Gates Orders Ban on Hazing Practices by LAPD Officers : Police: A spokesman denies that the Dec. 6 action was taken in anticipation of the City Council approving payment of $215,000 to an injured policeman.
As the city prepared to settle a lawsuit over a 1988 hazing incident that permanently injured a Los Angeles police officer, Chief Daryl F. Gates issued an order formally banning all such activities in his department, officials confirmed Wednesday.
The chief’s Dec. 6 order was essentially a clarification of the department’s previous statements which “completely and unequivocally labeled hazing as an unacceptable practice,” said Lt. Fred Nixon, a department spokesman.
Nixon said the order, deriding initiation rites as unprofessional and damaging to morale, was not prepared in anticipation of publicity over the City Council’s approval Tuesday of a $215,000 payment to an officer who was injured by fellow officers in a locker room hazing incident three years ago.
Police Department officials on Wednesday said hazing has not been a widespread practice. But that was disputed Wednesday by one of four officers disciplined in connection with the locker room initiation rite in the Southeast Division.
“It was very common,” said Officer Bobby Marshall, who said he received a five-day suspension for his involvement in the 1988 incident.
Marshall said he and others in a South Los Angeles gang detail were often surrounded and punched by other officers as part of initiation rites.
It also was typical, he said, for rookie officers to be prohibited from growing mustaches until they completed their one-year probation.
“The department has participated in hazing since the beginning of time,” said Marshall, who is suing the department for $20 million, alleging that he suffered harassment and retaliation for giving testimony to the Christopher Commission about brutality and racism in the Police department. Marshall said he is off duty because of stress.
Nixon and several ranking officers in the training field said they were unaware of hazing practices.
Former Deputy Chief Jesse Brewer, now a member of the Police Commission, oversaw the South Bureau for several years, ending in 1987. “I just don’t think we had that kind of problem. . . . I could be wrong,” he said.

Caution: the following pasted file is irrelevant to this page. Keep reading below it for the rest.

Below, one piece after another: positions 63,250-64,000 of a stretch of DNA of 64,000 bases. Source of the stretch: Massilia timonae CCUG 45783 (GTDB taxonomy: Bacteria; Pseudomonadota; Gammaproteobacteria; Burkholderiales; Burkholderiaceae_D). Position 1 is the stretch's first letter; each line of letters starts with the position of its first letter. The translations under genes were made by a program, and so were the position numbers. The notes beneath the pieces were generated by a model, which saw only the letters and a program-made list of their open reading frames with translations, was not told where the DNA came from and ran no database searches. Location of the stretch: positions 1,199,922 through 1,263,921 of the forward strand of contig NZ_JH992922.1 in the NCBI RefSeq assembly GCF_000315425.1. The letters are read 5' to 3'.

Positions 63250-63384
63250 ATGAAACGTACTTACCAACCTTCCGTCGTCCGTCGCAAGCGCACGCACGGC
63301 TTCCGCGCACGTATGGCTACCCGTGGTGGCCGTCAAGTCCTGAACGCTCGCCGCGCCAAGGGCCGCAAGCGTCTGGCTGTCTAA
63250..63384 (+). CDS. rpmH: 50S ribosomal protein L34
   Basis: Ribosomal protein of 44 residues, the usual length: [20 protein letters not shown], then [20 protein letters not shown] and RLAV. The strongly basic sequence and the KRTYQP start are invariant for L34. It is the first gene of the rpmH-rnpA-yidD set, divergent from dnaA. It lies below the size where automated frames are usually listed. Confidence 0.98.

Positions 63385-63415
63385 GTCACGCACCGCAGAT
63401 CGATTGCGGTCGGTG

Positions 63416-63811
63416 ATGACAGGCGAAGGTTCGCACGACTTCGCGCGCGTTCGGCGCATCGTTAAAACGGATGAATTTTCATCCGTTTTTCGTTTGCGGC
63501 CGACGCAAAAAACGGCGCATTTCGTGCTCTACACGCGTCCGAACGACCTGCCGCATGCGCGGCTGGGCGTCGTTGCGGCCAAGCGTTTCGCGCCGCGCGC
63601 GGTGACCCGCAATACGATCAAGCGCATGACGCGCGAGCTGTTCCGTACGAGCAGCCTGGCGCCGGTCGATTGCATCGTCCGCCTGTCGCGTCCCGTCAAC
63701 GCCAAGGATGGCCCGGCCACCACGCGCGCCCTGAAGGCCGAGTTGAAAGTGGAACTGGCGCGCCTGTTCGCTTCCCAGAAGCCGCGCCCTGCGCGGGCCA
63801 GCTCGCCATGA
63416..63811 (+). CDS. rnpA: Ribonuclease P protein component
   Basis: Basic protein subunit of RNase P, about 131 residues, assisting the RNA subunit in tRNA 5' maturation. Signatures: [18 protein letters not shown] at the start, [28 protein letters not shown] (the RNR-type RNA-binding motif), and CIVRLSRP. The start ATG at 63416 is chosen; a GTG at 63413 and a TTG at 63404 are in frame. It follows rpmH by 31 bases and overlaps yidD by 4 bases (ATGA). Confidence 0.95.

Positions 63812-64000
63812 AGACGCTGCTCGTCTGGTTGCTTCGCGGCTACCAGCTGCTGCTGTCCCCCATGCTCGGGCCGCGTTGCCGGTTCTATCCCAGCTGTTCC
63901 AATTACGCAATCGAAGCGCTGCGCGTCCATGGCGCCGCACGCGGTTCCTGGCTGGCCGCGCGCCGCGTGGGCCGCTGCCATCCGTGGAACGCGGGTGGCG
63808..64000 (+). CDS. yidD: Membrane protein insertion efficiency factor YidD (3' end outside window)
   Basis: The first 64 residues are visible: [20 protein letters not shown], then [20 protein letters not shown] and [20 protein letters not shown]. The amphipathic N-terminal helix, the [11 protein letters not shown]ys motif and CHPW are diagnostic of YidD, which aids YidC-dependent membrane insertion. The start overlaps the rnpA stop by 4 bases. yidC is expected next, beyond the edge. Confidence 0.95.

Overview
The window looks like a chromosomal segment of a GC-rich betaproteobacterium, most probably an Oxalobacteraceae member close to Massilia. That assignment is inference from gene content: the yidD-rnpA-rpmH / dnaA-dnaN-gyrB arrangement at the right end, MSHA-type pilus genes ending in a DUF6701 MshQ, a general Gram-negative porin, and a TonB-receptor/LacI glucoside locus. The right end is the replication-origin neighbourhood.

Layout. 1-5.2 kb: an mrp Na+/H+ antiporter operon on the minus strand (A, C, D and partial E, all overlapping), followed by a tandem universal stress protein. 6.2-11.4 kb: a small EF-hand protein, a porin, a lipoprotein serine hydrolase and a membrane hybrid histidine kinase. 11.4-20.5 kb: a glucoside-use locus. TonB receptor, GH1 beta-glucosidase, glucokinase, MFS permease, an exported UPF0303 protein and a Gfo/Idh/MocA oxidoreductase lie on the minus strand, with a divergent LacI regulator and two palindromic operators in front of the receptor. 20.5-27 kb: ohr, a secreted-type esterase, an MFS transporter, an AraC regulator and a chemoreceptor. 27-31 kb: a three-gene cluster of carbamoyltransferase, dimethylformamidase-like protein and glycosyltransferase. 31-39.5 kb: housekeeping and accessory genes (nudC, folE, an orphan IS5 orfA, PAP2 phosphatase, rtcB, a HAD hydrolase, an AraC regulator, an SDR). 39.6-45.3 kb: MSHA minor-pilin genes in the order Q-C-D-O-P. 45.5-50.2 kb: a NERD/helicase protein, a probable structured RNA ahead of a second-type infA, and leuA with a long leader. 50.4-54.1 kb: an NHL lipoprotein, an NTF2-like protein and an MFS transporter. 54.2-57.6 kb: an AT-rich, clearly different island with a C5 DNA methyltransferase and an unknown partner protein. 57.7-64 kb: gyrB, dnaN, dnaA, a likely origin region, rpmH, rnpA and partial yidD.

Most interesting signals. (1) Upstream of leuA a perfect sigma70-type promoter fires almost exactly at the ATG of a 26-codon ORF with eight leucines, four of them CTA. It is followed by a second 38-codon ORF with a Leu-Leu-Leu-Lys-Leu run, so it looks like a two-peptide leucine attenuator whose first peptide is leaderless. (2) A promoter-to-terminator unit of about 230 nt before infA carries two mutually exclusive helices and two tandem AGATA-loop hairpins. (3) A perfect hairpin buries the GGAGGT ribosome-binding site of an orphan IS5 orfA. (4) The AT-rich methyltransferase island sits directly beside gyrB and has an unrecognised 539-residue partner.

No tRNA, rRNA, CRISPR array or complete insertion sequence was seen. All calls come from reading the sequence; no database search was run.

The issue of hazing arose when Officer Michael J. Hansen received a $215,000 settlement from the city. Hansen alleged that he was beaten by several officers after he refused to join in an initiation rite at the Southeast station. He said he was hospitalized for four days after the incident and off work for four months, and now has permanent back injuries. He has returned to a light duty job with the Police Department.
The initiation involved a new officer in the South Bureau’s CRASH anti-gang detail, where Hansen had previously been assigned.
As described by Marshall, in an interview, and Hansen, in police investigative reports, the initiation was similar to the “jumping in” rite used by some gangs: Veterans form a circle around the newcomer and begin striking him.
Hansen was hit from behind during the incident, according to interviews and records, and fell to the floor. The CRASH officers allegedly went back to initiate the other officer, who was not injured.
“It’s something that had occurred in the CRASH unit at least a hundred times with no one getting hurt,” said Marshall, who agreed to be interviewed on the advice of his attorney, Stephen Yagman.
Marshall confirmed that Hansen was hit from behind and injured. But he said he personally never struck Hansen and denied that any officers piled on Hansen, as Hansen alleged.
Marshall said the practice of hazing newcomers in the anti-gang detail ended after Hansen’s injury.
But he said other more subtle initiation rites continue in the department. For example, rookies are told they should not try to purchase large boots favored by many officers until they have completed their training period.
Lt. Richard Gonzales, whose division counsels new recruits who are having trouble in the field, said he has never heard complaints about such practices or hazing. He said new officers sometimes are not allowed to drive in two-man patrol units and are held to particularly high standards of dress and personal grooming, but he said he did not consider that hazing.
Some racial overtones have been alleged in the hazing case, although the officers involved say the incident was not racially motivated.
Hansen’s attorney, Alan B. Snitzer, has suggested that the beating of his client was a sort of “reverse Rodney King,” because Hansen is white and his attackers are black.
On Wednesday, Snitzer, who represents hundreds of LAPD officers in injury cases, said he received numerous calls from white officers complaining that the alleged attackers received only light punishments of a few days suspension.
Marshall, who is vice president of a group called the African American Peace Officers Assn., said the department’s investigation of the incident and the punishments meted out to black officers were racially motivated.